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You mention hitting good casts every once in a while, so I think it is a matter of casting technique. I experience this often when I switch from short heads like skagit to a mid belly. It is much harder to get the timing down while casting with a longer head. Many people find the rage a bit long for an 11' rod, and I prefer it on my rods over 12' as well. For ease of learning, a lot of people recommend the 3:1, or 2.5:1 ratio. This means your line(including tip and leader) will be no longer than 3x length of the rod. As you have it set up right now you are closer to a 4:1 ratio. The fact that you mention the type 3 tip is difficult to lift is another sign that the line is probably a touch long for your setup.

If you roll cast downstream before you start your cast you will probably have much more consistent casting, but that's a pain in the arse too so I try to use a head short enough that the roll cast is not necessary.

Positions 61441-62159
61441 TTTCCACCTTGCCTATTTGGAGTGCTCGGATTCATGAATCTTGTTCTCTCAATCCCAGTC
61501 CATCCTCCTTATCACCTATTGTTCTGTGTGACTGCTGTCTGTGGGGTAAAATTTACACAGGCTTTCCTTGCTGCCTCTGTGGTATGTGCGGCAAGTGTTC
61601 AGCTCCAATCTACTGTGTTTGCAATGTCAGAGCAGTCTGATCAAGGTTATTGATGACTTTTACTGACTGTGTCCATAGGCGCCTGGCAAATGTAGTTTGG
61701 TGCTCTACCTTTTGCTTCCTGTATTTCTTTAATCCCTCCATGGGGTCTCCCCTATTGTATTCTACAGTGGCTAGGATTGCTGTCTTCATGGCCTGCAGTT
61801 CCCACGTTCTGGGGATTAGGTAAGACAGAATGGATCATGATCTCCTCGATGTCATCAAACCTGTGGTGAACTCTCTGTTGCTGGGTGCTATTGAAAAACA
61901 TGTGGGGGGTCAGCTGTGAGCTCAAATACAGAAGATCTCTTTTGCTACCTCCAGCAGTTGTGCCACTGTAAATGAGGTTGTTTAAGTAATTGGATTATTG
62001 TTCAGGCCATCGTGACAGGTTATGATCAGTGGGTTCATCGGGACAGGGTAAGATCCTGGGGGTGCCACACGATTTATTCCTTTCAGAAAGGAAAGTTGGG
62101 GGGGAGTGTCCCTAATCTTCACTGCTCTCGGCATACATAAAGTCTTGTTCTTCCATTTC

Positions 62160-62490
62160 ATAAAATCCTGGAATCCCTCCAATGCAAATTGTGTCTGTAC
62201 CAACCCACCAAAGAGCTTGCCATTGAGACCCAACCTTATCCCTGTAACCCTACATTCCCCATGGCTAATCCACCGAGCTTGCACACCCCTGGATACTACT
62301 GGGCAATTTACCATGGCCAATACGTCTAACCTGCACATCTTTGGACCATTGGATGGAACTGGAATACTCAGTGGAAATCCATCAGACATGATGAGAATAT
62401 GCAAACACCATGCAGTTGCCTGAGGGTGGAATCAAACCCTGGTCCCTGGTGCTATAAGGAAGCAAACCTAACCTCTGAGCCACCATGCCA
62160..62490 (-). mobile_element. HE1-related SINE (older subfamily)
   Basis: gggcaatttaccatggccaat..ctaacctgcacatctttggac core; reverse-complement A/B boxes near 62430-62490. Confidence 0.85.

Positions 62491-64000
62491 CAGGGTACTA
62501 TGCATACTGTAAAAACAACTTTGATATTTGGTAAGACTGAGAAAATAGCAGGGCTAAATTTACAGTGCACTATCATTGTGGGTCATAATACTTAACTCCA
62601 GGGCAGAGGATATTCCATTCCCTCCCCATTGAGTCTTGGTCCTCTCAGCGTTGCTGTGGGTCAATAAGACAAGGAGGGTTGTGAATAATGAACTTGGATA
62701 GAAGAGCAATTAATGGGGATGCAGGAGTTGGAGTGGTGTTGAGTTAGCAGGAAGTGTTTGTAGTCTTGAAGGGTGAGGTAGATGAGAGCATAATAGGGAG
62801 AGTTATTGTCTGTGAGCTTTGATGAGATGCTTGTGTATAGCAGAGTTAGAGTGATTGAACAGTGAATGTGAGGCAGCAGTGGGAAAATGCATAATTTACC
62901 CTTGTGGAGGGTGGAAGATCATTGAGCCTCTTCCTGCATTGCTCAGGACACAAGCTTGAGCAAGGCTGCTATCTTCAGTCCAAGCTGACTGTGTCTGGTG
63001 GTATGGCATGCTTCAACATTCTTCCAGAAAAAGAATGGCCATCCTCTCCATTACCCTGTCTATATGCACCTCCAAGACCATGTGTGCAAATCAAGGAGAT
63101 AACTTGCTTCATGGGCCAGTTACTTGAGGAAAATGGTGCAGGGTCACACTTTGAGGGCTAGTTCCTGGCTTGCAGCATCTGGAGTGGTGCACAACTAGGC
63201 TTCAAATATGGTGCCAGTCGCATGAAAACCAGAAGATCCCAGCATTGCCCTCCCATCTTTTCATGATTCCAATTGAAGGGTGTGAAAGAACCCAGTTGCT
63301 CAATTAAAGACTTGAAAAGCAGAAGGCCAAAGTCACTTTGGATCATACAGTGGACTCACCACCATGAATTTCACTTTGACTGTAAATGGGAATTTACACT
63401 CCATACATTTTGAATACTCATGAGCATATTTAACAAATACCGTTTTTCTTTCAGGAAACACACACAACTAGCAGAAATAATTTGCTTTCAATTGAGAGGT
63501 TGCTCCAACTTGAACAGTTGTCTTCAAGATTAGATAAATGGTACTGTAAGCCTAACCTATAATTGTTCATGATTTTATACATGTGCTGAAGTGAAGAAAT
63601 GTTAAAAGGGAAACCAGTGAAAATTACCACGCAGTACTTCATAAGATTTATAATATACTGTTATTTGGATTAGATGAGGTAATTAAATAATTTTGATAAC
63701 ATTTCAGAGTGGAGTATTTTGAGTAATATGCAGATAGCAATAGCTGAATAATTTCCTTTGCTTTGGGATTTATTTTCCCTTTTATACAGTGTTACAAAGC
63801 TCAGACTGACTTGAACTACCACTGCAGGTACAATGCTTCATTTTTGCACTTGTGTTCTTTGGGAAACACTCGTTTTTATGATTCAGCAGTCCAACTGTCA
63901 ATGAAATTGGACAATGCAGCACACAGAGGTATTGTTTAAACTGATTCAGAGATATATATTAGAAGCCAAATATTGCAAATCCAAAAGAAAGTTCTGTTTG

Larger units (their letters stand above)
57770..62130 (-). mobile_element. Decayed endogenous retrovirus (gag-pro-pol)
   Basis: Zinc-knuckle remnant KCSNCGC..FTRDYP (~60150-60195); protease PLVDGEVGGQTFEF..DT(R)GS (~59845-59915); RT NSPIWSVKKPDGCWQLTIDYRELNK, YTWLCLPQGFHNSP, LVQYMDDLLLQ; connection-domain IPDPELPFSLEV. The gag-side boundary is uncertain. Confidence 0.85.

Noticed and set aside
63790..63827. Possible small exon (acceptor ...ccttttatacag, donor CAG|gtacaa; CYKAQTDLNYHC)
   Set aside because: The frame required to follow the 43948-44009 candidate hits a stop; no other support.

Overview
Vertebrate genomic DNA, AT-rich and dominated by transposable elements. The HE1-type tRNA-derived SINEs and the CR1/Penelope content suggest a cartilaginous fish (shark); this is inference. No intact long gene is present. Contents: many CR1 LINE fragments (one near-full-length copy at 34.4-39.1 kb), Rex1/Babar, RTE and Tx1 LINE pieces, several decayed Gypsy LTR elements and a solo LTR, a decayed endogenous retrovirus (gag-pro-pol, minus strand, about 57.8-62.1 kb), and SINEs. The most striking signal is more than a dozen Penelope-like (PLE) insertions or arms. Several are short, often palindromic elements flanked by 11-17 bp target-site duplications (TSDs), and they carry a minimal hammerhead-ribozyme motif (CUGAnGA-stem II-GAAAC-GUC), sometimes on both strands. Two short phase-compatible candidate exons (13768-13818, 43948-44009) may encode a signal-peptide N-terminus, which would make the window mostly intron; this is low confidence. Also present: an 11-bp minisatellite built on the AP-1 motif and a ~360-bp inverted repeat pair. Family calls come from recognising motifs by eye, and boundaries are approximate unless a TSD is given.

Are you using trout polyleaders or the salmon/steelhead? The salmon/steelhead polys are built on heavier mono and wouldn't turn over as easily as the trout versions.
 

motts

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You mention hitting good casts every once in a while, so I think it is a matter of casting technique. I experience this often when I switch from short heads like skagit to a mid belly. It is much harder to get the timing down while casting with a longer head. Many people find the rage a bit long for an 11' rod, and I prefer it on my rods over 12' as well. For ease of learning, a lot of people recommend the 3:1, or 2.5:1 ratio. This means your line(including tip and leader) will be no longer than 3x length of the rod. As you have it set up right now you are closer to a 4:1 ratio. The fact that you mention the type 3 tip is difficult to lift is another sign that the line is probably a touch long for your setup.

If you roll cast downstream before you start your cast you will probably have much more consistent casting, but that's a pain in the arse too so I try to use a head short enough that the roll cast is not necessary.

Are you using trout polyleaders or the salmon/steelhead? The salmon/steelhead polys are built on heavier mono and wouldn't turn over as easily as the trout versions.